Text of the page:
Oregon Senator Ron Wyden pledges to do everything he can to get his proposed timber plan passed by Congress and signed into law by President Obama this year. He’s gathered support from key players in both the timber industry and the environmental community, and he’s painting opponents as uncompromising extremists.
But, hold-outs on both sides say splitting the baby in half isn’t the wisest choice.
At a Senate hearing late last week in Washington DC, Wyden said the rancor that accompanies forestry debates has one major cause.
Ron Wyden: “The conversation about managing these lands has now been monopolized by the ideological extremes who seem allergic to the idea of a compromise.”
The senator positioned his bill as a commonsense middle ground in the Northwest’s decades-old timber wars.
Ron Wyden: “Our legislation ends the 'stop everything' approach that has paralyzed forest management, and at the same time it acknowledges that the days of billion board-foot clear cuts aren’t coming back."
At issue are Oregon’s roughly two million acres of federally-owned O&C lands. Wyden says his bill, which would conserve about half the O&C acreage while roughly doubling harvest in the other half, will protect forests while putting rural communities back to work. County governments have been slashing vital services because federal timber payments have dwindled as logging on O&C lands has declined. Congress member Peter DeFazio, who co-sponsored a related bill in the House, rattled off a list of symptoms of what he called a crisis in southwest Oregon.
DeFazio: “Bankrupt counties, 15-to-20 percent real unemployment, one out of every four people on food stamps, 25 percent of the school aged children growing up in poverty, unhealthy forests, lack of opportunity.”
Defazio echoed Wyden’s call for moderation.
DeFazio: “It’s time to move away from the extremes, from the swinging pendulum, to find and legislate a reasonable and balanced solution.”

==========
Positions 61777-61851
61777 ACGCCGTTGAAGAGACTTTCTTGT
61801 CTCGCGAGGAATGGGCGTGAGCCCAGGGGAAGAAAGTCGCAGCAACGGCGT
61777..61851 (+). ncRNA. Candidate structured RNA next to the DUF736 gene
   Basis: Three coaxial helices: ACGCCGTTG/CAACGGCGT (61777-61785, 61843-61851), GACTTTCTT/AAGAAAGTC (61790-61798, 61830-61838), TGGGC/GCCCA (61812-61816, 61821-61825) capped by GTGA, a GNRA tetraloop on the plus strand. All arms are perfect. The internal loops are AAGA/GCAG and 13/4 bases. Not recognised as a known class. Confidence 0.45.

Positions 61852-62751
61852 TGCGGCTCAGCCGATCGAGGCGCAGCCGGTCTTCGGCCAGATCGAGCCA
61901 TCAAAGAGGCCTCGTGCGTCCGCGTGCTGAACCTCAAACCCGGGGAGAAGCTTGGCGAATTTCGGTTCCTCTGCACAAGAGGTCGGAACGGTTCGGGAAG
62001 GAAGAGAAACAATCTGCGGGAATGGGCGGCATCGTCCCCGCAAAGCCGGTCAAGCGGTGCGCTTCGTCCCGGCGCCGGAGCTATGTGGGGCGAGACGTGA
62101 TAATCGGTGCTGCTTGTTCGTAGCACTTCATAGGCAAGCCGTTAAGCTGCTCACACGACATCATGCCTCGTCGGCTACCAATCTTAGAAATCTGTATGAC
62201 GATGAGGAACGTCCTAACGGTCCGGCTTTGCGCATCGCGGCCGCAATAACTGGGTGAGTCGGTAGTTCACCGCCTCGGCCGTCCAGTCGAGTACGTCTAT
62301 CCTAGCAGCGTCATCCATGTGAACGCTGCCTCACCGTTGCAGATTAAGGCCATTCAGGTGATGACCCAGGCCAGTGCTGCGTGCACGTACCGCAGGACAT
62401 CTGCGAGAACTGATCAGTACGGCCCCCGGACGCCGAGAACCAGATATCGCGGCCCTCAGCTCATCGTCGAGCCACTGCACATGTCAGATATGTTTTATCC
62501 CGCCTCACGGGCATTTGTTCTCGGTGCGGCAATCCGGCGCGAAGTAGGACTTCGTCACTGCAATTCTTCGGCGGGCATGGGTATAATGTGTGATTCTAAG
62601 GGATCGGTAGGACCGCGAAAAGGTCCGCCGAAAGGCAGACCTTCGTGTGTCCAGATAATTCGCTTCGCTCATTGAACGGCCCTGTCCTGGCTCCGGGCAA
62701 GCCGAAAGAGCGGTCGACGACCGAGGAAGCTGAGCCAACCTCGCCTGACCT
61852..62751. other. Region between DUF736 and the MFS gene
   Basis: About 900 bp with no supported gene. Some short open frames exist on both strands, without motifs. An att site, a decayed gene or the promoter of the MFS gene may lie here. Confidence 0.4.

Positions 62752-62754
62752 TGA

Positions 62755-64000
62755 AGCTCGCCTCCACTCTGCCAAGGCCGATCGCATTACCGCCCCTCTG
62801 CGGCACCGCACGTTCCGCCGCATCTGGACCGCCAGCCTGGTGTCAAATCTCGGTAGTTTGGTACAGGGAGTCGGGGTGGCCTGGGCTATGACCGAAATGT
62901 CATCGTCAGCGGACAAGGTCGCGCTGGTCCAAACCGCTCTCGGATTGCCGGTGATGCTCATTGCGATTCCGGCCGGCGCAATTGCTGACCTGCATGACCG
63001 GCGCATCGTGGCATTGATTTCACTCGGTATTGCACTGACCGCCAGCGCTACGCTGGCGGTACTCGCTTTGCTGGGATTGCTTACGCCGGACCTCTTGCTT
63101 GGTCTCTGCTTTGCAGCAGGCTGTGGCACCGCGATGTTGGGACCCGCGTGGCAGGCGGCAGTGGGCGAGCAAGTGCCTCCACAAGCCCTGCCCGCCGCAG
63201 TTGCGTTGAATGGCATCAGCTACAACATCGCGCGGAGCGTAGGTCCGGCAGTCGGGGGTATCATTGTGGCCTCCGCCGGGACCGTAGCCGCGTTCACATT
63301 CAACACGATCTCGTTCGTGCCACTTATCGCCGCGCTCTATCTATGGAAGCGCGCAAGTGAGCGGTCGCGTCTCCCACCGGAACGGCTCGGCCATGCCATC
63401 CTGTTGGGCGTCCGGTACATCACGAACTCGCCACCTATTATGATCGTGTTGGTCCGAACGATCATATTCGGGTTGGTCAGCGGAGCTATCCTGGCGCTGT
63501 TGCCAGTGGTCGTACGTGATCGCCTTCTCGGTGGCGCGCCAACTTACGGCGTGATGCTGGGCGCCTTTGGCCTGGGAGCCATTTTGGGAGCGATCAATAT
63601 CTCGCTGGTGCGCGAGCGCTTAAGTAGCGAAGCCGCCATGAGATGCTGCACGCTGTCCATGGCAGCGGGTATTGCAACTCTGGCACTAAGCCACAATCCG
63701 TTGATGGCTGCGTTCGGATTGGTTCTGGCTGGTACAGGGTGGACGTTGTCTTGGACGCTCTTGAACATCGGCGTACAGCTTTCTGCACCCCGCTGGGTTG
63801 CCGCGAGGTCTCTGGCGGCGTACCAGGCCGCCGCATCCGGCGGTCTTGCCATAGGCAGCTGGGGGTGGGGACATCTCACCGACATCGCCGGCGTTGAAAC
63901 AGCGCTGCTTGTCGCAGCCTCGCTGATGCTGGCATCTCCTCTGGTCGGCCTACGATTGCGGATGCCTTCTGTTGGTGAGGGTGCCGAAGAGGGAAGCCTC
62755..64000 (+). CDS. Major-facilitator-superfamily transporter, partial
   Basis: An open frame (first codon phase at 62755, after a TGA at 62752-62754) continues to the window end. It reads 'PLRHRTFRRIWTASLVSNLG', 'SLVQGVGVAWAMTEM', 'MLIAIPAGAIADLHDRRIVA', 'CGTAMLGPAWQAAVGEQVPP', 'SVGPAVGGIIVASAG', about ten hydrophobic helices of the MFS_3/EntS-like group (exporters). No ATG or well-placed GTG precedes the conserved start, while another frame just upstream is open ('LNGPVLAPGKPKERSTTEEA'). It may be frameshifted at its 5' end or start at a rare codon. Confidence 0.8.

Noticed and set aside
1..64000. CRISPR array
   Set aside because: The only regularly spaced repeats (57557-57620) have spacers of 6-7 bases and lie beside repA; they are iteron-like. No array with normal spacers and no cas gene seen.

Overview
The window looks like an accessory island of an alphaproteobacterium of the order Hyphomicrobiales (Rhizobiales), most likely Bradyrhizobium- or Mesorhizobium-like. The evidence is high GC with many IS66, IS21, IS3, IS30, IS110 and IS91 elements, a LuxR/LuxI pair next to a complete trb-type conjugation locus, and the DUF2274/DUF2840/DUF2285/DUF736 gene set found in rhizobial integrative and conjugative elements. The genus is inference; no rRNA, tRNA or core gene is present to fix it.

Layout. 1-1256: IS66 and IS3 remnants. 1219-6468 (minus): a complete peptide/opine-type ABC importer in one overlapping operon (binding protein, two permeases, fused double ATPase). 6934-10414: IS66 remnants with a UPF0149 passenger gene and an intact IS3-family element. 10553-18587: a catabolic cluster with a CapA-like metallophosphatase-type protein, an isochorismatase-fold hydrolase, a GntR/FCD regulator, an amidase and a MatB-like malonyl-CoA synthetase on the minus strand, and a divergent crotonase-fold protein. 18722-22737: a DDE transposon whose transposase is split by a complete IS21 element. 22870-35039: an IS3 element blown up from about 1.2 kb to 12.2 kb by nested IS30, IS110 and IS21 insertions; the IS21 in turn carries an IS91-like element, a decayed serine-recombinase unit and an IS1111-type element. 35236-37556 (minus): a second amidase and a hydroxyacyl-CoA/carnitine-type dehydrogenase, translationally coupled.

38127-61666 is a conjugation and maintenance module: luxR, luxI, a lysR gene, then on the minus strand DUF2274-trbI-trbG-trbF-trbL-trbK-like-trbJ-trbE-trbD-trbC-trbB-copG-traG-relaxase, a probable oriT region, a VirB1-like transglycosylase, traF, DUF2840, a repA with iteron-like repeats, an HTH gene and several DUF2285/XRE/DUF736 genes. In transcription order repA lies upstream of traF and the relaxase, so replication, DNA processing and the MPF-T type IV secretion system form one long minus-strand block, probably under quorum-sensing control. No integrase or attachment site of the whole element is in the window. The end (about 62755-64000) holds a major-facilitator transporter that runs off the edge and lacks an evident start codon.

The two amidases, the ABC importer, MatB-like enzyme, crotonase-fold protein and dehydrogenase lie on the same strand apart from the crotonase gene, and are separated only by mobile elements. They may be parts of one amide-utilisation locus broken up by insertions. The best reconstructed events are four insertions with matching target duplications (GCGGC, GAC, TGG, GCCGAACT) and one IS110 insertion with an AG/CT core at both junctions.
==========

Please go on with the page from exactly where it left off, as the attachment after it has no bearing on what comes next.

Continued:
Many of the witnesses called to testify at the hearing sang from the same hymnal, saying increased timber harvest, coupled with more careful forestry techniques, could preserve the environment while fostering economic prosperity.
But Douglas County Commissioner Doug Robertson remained unconvinced. Robertson pointed out that, since 1937, the O&C lands were managed for timber to produce revenue for the counties in which they’re located.
Doug Robertson: “The O&C lands are unlike any other federal lands. They are unique historically, legally and physically. They are not national forests, and they management mandate is not multiple use.”
Robertson said the harvest levels anticipated under the Wyden plan would not adequately boost employment nor make county governments whole.
Some environmental groups aren‘t prepared to play ball, either. Sean Stevens from Oregon Wild rejected the idea that the pendulum had swung too far toward environmental protection.
Sean Stevens: “Had Oregon not clear cut nearly 90 percent of our ancient forests, pushed numerous wild salmon runs to the brink of extinction and muddied clean drinking water through excessive logging, we may have faced a much different world today.”
Ashland-based scientist Dominick DellaSala didn’t appear at the Senate hearing, but he submitted written testimony as president of the North America Section of the Society for Conservation Biology. The group, along with another scientific organization, detailed concerns that the Wyden bill put already-threatened fish and wildlife at greater risk.
DellaSala told JPR the talk of balance and compromise might make political sense, but that biologically, these ecosystems still had not recovered from decades of abuse.
Dominick DellaSala: “To do more intensive logging on those forests is going to compromise a lot of the values we care about, like clean air, clean water and fisheries.”
Ultimately, DellaSala says, the earth’s natural systems need what they need to function in a healthy way. And nature doesn’t care if those needs fit into our political compromises.